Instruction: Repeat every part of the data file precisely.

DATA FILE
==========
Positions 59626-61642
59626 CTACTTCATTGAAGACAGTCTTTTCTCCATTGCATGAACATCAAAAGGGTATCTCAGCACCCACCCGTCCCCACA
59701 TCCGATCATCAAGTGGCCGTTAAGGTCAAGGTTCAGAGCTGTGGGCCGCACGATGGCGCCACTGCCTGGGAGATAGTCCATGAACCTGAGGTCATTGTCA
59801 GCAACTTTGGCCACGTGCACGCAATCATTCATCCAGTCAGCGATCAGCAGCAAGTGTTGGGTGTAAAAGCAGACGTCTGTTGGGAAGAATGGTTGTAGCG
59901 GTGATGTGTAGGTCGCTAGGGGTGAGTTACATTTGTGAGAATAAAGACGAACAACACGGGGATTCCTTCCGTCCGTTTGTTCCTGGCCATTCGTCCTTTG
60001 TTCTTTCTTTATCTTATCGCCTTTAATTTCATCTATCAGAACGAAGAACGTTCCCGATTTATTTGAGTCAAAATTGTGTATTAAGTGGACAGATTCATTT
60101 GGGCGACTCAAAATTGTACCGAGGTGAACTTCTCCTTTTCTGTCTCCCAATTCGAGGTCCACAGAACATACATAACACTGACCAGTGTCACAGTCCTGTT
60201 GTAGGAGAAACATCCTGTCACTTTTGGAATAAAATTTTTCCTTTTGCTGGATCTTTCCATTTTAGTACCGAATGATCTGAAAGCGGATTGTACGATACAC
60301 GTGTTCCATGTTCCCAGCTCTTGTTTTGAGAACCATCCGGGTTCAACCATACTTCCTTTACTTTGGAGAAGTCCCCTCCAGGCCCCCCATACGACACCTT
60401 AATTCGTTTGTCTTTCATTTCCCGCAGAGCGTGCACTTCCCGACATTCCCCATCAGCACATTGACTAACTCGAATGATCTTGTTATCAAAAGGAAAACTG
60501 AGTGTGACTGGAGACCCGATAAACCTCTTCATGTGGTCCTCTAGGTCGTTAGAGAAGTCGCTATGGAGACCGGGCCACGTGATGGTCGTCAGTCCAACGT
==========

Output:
Positions 59626-61642
59626 CTACTTCATTGAAGACAGTCTTTTCTCCATTGCATGAACATCAAAAGGGTATCTCAGCACCCACCCGTCCCCACA
59701 TCCGATCATCAAGTGGCCGTTAAGGTCAAGGTTCAGAGCTGTGGGCCGCACGATGGCGCCACTGCCTGGGAGATAGTCCATGAACCTGAGGTCATTGTCA
59801 GCAACTTTGGCCACGTGCACGCAATCATTCATCCAGTCAGCGATCAGCAGCAAGTGTTGGGTGTAAAAGCAGACGTCTGTTGGGAAGAATGGTTGTAGCG
59901 GTGATGTGTAGGTCGCTAGGGGTGAGTTACATTTGTGAGAATAAAGACGAACAACACGGGGATTCCTTCCGTCCGTTTGTTCCTGGCCATTCGTCCTTTG
60001 TTCTTTCTTTATCTTATCGCCTTTAATTTCATCTATCAGAACGAAGAACGTTCCCGATTTATTTGAGTCAAAATTGTGTATTAAGTGGACAGATTCATTT
60101 GGGCGACTCAAAATTGTACCGAGGTGAACTTCTCCTTTTCTGTCTCCCAATTCGAGGTCCACAGAACATACATAACACTGACCAGTGTCACAGTCCTGTT
60201 GTAGGAGAAACATCCTGTCACTTTTGGAATAAAATTTTTCCTTTTGCTGGATCTTTCCATTTTAGTACCGAATGATCTGAAAGCGGATTGTACGATACAC
60301 GTGTTCCATGTTCCCAGCTCTTGTTTTGAGAACCATCCGGGTTCAACCATACTTCCTTTACTTTGGAGAAGTCCCCTCCAGGCCCCCCATACGACACCTT
60401 AATTCGTTTGTCTTTCATTTCCCGCAGAGCGTGCACTTCCCGACATTCCCCATCAGCACATTGACTAACTCGAATGATCTTGTTATCAAAAGGAAAACTG
60501 AGTGTGACTGGAGACCCGATAAACCTCTTCATGTGGTCCTCTAGGTCGTTAGAGAAGTCGCTATGGAGACCGGGCCACGTGATGGTCGTCAGTCCAACGT